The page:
"WE don't want to be the ones that are left behind."
This was the plea from Rani Ravudi, the co-ordinator the Survival Advocacy Network (SAN Fiji), a network of past and present sex workers in Fiji.
Ms Ravudi, a transgender sex worker said she dreamt of a society that would not allow their mistreatment and gave them the respect they deserved.
"Once we have equalised in right, we also have equal opportunities to contribute for the betterment of the nation as a whole. We don't want to be the ones that are left behind," Ms Ravudi said.
She said three years after the establishment of SAN Fiji it was realised that Fiji sex workers faced a lot of issues which included little or no education, abuse of all sorts, sexual violence, violence, rape, and abuse of human rights.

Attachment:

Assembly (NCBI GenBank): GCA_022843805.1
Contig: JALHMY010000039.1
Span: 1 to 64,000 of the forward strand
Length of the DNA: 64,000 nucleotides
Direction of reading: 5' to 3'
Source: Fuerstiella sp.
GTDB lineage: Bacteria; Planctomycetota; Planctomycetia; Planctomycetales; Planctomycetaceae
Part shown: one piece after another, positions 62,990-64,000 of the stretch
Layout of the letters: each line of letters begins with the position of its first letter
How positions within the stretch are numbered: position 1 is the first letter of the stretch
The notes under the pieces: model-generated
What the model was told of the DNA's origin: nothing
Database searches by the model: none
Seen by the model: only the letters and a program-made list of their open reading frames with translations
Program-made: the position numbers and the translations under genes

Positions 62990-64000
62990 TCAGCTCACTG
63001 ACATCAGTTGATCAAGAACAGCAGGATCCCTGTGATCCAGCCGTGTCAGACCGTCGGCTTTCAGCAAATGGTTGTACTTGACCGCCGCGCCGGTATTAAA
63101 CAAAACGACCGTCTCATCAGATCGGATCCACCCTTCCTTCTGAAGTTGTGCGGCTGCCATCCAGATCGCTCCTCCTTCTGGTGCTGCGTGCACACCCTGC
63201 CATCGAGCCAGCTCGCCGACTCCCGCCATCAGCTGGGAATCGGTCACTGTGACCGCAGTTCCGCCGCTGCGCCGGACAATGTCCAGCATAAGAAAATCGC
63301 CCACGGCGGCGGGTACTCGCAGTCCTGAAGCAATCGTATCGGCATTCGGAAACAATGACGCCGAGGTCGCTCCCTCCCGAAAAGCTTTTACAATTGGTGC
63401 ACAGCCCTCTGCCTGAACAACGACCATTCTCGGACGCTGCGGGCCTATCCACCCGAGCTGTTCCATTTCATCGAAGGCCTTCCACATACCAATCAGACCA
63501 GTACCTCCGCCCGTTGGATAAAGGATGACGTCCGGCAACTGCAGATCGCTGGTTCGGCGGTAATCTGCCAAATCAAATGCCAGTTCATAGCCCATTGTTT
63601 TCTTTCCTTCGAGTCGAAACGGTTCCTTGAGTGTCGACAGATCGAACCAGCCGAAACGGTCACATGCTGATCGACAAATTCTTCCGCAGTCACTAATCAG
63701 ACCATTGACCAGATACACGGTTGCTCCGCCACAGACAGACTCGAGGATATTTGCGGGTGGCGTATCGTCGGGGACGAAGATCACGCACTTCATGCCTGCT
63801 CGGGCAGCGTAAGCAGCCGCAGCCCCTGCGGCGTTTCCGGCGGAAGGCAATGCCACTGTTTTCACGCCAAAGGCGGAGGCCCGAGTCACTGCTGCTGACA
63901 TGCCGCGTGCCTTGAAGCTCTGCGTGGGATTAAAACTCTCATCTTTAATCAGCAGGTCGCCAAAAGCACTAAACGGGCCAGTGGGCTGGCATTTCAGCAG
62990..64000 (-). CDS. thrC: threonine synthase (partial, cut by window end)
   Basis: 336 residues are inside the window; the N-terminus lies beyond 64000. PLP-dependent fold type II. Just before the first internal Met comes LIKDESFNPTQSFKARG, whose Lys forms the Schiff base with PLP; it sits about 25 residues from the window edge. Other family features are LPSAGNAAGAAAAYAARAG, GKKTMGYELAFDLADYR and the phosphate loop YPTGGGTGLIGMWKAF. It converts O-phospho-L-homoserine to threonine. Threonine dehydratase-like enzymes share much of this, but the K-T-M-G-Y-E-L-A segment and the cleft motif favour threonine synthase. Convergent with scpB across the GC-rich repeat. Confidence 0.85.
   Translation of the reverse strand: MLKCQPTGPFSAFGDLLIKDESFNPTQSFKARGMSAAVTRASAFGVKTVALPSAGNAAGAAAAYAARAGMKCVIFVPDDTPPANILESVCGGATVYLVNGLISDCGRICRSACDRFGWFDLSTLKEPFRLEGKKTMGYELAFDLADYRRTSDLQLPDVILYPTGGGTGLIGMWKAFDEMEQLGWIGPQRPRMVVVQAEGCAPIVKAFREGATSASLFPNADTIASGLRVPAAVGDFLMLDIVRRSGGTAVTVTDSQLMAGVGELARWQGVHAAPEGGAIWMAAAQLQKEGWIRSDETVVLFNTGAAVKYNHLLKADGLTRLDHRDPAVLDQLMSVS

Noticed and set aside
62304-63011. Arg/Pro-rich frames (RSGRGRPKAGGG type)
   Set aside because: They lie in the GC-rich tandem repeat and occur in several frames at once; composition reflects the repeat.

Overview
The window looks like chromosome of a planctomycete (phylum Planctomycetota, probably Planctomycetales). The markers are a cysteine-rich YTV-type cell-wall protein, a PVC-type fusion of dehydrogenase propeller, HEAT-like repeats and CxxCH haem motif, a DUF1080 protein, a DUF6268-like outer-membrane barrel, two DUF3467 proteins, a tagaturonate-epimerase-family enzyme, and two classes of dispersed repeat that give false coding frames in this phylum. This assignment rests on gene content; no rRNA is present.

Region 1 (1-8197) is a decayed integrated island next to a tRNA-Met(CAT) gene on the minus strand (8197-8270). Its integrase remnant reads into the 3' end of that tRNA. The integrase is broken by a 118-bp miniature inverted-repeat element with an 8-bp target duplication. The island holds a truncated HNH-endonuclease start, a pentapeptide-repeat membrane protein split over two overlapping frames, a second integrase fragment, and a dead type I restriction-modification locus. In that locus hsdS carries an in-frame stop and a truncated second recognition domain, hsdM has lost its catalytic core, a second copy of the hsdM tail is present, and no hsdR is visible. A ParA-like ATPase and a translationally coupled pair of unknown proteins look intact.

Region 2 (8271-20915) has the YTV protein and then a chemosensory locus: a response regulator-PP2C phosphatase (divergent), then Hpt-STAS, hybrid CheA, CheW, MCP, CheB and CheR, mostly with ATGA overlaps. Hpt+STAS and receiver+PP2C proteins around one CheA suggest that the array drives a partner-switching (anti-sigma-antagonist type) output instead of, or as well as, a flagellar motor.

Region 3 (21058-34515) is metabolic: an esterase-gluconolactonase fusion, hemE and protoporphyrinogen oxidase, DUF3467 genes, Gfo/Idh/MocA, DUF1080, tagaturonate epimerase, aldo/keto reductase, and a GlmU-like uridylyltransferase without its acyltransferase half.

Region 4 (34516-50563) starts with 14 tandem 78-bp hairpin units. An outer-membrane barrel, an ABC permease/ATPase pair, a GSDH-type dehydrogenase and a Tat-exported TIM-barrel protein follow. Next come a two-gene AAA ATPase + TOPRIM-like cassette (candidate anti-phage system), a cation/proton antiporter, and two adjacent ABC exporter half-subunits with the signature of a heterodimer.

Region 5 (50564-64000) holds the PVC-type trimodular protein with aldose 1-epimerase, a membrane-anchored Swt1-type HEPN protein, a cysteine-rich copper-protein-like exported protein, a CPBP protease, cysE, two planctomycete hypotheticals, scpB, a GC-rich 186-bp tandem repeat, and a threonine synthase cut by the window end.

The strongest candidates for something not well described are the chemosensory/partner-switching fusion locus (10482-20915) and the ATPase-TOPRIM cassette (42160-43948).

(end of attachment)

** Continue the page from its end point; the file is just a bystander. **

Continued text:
She said sex work should also be regarded as work as it puts food on the table for some, roof over their heads and kept their children in school.
"Don't choose my profession for me because most of us are happy being sex workers and this has also been proved by the Integrated Behavioural and Biological Survey and Size Estimation of Sex Workers in Fiji: HIV Prevention Project report."
Ms Ravudi said sex workers, when given the opportunity to actively engage and contribute to the fight against HIV and AIDS, could take back with them the much needed support and understanding they needed to help deal with stigma and discrimination.